Doctor of Philosophy (PhD)
Human Resource Education and Workforce Development
This study explored work readiness among graduate program completers at a Research University (RU/VH) in the Southeastern Region of the United States. Work readiness, although a relatively new construct, is defined as the level to which graduate students are perceived as possessing attitudes and attributes that enable them to be prepared for success in the workforce. Graduate degree-seeking students in universities and colleges are projected to surpass bachelor seeking students in the future. Hiring of graduate degree holders by organizations, however, play a major role in recruitment of new employees. Increasingly, organizations report that recent graduate program completers are insufficiently prepared for the 21st century workplace. University administrators however allude to the contrary. Graduate program completers going through this transition from classroom to the workplace have been scarcely studied in terms of their perceived work readiness. This study therefore studied their perceived work readiness as well as influencing personal and academic characteristics. Data from 967 graduate program completers were used in the study. This data were collected from the Graduating Student Survey of a Research University (RU/VH) in the Southeastern Region of the United States. The data measured perceived work readiness of graduate program completers for each graduating semester in 2014. The selected predictors in this study included Having an Internship, Having an Assistantship, Publication Status and Participation in Conferences, Access to faculty expertise, Access to facilities, Satisfaction with career center. The predictor variables were explored to determine their significance in predicting work readiness perceptions of the graduate program completers. The results showed that graduate program completers who had an internship and an assistantship were significantly different from those who did not in terms of their perceived work readiness. In addition having access to faculty expertise, satisfaction with career center and submitting one or more journal articles for publication explained 21.6% of the variance in perceived work readiness of the graduate program completers. Other findings with discussion of the results and recommendations for future research and practice were discussed.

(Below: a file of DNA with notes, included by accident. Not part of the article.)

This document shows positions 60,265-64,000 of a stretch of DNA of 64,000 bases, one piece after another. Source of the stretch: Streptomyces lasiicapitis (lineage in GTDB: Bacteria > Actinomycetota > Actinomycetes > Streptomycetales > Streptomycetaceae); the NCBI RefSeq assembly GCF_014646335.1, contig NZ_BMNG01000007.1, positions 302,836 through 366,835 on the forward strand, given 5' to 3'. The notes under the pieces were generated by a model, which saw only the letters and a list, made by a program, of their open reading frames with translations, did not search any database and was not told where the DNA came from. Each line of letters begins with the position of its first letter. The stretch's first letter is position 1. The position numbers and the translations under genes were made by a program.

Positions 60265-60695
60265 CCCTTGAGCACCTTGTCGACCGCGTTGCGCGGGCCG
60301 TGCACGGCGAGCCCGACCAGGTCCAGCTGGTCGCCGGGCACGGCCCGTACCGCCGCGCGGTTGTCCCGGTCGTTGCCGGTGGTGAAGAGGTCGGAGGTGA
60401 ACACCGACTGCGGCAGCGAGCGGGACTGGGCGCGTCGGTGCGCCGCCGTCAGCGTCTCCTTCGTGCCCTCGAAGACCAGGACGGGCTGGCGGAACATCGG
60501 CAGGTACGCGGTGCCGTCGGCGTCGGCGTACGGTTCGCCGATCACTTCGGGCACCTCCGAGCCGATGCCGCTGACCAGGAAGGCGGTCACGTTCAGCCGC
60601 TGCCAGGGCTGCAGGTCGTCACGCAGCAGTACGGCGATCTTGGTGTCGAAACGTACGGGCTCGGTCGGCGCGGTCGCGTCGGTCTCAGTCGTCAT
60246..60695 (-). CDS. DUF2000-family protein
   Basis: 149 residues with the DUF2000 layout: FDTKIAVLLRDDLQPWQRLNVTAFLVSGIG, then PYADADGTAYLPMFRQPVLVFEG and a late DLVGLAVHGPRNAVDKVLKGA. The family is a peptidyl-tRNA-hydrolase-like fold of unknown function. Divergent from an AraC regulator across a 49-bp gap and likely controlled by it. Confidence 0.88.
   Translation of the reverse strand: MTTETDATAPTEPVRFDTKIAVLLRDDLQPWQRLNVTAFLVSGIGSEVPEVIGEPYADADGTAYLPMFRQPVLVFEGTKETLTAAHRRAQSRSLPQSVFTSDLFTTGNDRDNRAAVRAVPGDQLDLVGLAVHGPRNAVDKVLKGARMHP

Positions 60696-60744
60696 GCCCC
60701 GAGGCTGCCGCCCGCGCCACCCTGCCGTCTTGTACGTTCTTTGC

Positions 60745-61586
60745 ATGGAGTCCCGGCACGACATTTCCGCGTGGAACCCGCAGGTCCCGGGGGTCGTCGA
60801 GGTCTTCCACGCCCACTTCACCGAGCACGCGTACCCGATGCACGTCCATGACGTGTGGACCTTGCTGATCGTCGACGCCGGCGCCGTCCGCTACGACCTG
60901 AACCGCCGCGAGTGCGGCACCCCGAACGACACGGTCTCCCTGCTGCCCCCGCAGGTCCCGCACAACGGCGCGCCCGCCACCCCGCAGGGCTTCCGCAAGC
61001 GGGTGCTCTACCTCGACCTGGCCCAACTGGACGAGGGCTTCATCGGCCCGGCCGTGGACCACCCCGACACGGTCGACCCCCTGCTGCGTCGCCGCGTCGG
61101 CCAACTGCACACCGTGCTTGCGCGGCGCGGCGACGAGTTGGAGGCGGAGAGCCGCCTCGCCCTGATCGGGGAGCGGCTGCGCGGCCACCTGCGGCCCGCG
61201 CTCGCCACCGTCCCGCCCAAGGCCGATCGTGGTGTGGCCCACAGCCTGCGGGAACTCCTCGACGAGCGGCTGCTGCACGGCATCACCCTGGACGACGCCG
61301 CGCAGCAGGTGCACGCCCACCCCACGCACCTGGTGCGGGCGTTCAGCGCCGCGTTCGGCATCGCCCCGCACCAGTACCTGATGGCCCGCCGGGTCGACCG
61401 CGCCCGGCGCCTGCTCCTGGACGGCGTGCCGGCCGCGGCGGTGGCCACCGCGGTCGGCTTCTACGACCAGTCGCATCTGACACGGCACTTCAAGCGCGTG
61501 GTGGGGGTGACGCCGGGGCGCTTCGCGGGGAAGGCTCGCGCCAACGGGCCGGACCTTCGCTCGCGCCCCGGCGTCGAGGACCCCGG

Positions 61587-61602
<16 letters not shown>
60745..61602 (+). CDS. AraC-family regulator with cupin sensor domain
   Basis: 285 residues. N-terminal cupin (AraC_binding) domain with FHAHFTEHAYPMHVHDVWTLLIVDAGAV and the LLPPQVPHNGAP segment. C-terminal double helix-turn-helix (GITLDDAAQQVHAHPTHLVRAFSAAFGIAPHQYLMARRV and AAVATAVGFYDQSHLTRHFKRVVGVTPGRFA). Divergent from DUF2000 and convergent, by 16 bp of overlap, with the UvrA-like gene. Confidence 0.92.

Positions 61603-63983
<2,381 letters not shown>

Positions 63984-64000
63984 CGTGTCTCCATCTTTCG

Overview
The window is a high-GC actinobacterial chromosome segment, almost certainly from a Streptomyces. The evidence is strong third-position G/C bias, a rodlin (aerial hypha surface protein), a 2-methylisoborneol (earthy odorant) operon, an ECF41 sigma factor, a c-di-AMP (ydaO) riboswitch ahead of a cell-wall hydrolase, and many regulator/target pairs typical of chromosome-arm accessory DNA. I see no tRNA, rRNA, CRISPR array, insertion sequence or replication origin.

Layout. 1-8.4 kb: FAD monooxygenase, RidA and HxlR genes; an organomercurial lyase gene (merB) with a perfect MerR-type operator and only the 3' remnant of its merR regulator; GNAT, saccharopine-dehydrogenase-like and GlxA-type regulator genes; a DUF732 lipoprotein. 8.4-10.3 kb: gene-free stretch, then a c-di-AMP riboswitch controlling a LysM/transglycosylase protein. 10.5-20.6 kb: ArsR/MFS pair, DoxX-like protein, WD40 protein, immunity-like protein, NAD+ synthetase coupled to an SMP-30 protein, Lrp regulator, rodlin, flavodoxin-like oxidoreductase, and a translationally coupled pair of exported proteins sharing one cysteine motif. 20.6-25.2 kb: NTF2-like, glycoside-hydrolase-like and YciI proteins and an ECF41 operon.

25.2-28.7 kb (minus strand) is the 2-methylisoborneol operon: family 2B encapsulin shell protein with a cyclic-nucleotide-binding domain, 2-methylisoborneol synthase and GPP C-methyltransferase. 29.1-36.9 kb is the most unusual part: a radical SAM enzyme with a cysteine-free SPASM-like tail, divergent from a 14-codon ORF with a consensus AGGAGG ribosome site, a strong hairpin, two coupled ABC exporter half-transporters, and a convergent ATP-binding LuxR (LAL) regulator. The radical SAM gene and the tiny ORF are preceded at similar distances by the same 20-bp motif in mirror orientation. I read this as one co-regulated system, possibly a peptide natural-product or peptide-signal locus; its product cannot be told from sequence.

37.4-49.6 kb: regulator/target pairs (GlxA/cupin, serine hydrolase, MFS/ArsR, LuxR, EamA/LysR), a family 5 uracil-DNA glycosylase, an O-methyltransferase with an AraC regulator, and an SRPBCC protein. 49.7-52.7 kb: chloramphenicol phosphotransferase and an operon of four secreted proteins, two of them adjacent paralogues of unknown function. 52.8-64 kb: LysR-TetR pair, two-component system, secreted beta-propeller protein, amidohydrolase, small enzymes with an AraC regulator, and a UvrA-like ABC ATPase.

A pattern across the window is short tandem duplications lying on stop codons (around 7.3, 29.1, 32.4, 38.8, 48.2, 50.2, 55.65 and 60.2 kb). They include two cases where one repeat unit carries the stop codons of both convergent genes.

Document Availability at the Time of Submission
Secure the entire work for patent and/or proprietary purposes for a period of one year. Student has submitted appropriate documentation which states: During this period the copyright owner also agrees not to exercise her/his ownership rights, including public use in works, without prior authorization from LSU. At the end of the one year period, either we or LSU may request an automatic extension for one additional year. At the end of the one year secure period (or its extension, if such is requested), the work will be released for access worldwide.
Doe, Raymond, "Work Readiness among Graduate Students" (2015). LSU Doctoral Dissertations. 1008.